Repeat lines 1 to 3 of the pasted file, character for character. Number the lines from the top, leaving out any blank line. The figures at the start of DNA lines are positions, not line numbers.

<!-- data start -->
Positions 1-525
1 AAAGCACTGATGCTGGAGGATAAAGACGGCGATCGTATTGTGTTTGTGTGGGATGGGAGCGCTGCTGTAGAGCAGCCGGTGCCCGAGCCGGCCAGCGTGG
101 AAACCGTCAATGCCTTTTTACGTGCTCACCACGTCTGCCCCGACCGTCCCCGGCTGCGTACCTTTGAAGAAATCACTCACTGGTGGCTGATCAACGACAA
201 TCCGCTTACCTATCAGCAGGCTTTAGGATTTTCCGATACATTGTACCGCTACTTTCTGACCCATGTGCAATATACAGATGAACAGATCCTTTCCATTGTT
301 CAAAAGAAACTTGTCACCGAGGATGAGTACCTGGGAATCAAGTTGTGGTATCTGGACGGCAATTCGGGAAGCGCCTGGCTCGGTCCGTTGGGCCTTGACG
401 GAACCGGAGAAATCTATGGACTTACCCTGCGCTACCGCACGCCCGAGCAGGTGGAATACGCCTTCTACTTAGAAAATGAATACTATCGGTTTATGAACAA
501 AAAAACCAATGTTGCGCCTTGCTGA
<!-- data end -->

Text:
Positions 1-525
1 AAAGCACTGATGCTGGAGGATAAAGACGGCGATCGTATTGTGTTTGTGTGGGATGGGAGCGCTGCTGTAGAGCAGCCGGTGCCCGAGCCGGCCAGCGTGG
101 AAACCGTCAATGCCTTTTTACGTGCTCACCACGTCTGCCCCGACCGTCCCCGGCTGCGTACCTTTGAAGAAATCACTCACTGGTGGCTGATCAACGACAA